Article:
Remediation, according to J. David Bolter and Richard Grusin, is 'the representation of one medium in another' (1999, 45). The video game Grand Theft Auto: Vice City (Rockstar Games, 2002) remediates film, TV and radio, using specific forms and techniques to produce a sense of ironic nostalgia for the 1980s through the dominant media formats of the period.
Vice City draws upon the storylines and aesthetics of a number of gangster films, but is particularly indebted to Brian De Palma's film Scarface (1983) and the TV show Miami Vice (NBC, 1984-89).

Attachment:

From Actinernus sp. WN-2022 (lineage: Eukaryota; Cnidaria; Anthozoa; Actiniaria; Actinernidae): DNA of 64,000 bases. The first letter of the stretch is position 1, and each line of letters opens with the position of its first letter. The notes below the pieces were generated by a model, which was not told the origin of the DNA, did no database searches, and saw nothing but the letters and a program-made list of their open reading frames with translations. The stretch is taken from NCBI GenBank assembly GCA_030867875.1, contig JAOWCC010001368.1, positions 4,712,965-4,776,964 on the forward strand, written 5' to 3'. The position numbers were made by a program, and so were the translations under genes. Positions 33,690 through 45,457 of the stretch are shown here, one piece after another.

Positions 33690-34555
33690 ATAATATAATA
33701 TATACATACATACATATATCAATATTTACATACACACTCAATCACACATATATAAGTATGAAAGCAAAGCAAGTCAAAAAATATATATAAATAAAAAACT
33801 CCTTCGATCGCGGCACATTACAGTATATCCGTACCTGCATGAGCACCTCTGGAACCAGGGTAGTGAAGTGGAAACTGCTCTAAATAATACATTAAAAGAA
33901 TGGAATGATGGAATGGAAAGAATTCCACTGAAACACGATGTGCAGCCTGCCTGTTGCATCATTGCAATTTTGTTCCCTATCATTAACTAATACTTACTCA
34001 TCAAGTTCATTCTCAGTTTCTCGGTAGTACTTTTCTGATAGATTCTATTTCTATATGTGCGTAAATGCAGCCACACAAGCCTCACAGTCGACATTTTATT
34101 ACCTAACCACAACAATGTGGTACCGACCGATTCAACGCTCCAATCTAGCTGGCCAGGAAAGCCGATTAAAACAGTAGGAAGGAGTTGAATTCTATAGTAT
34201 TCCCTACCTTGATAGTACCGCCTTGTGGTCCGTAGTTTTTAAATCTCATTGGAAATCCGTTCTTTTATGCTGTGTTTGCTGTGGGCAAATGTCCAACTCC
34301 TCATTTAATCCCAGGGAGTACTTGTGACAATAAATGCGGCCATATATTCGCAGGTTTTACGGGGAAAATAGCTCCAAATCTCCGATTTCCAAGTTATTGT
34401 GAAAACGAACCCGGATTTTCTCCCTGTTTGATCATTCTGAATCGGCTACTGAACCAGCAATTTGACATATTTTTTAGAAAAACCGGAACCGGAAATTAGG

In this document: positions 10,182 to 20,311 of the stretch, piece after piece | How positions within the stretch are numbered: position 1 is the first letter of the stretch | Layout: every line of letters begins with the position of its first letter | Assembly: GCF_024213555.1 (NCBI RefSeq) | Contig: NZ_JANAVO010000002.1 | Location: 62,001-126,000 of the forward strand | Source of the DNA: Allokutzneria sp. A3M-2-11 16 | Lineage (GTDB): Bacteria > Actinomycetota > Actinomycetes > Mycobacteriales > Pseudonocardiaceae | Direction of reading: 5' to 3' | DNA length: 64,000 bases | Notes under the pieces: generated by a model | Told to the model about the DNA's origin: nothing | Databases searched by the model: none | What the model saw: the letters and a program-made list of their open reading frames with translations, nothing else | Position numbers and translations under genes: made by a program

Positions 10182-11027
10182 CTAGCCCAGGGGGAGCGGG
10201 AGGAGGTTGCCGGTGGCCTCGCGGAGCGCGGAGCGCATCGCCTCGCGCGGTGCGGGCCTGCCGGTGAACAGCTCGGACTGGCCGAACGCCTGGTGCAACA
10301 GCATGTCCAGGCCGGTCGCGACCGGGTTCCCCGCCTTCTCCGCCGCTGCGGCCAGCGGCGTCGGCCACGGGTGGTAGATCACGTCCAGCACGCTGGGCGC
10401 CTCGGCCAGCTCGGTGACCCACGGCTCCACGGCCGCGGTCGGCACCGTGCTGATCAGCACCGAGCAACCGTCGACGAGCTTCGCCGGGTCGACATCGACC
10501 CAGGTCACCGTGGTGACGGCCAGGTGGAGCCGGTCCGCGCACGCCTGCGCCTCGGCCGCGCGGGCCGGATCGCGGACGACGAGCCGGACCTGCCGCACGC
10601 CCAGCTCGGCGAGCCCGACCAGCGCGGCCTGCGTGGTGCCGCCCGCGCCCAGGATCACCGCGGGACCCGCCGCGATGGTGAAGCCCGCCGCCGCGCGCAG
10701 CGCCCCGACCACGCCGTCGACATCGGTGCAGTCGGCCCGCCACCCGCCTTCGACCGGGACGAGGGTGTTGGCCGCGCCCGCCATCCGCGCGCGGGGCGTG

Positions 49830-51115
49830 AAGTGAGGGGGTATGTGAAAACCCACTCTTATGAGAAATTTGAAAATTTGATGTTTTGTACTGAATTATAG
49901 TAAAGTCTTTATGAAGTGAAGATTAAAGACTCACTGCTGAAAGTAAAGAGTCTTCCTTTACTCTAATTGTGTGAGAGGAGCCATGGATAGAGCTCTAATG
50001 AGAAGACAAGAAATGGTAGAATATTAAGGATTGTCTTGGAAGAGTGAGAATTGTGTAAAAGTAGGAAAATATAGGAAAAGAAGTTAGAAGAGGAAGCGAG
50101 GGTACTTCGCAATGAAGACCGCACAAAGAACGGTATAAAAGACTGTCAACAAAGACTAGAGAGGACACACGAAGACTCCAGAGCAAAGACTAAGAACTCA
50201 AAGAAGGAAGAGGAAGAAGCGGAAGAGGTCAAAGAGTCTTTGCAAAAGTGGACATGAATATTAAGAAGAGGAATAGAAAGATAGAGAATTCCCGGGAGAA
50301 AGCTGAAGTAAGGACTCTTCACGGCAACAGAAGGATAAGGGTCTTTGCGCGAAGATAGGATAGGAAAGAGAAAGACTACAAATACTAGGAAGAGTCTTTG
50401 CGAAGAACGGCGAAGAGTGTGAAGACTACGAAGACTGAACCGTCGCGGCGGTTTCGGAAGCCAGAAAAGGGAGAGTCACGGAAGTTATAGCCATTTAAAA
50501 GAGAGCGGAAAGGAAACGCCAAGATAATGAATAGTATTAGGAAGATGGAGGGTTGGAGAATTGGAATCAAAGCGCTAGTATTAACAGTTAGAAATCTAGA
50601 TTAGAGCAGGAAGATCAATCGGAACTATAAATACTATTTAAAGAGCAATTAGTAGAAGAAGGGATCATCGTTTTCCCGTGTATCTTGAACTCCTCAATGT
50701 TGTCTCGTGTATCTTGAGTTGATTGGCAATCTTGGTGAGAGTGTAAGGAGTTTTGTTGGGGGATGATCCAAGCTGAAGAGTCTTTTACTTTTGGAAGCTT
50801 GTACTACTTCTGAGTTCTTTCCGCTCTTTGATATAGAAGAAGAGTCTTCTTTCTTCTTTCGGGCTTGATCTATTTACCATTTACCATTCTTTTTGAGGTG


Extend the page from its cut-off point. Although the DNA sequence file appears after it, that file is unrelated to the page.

The other contemporary phenomenon mentioned in this week's lecture is the use of analogue tape effects in digitally-produced music (achieved either by mastering to analogue tape or by applying digital effects to emulate analogue audio saturation). I've included here some examples from Boards of Canada and Neon Indian, in which a nostalgic atmosphere is created through the remediation of analogue tape/audio effects (although, as demonstrated by Neon Indian, trying to sing like '80s pop duo Hall and Oates is another handy way to capture that elusive nostalgia-effect).
Dawn Chorus by Boards of Canada
Boards of Canada: Amo Bishop Roden
Boards of Canada: Sunshine Recorder
Deadbeat Summer by Neon Indian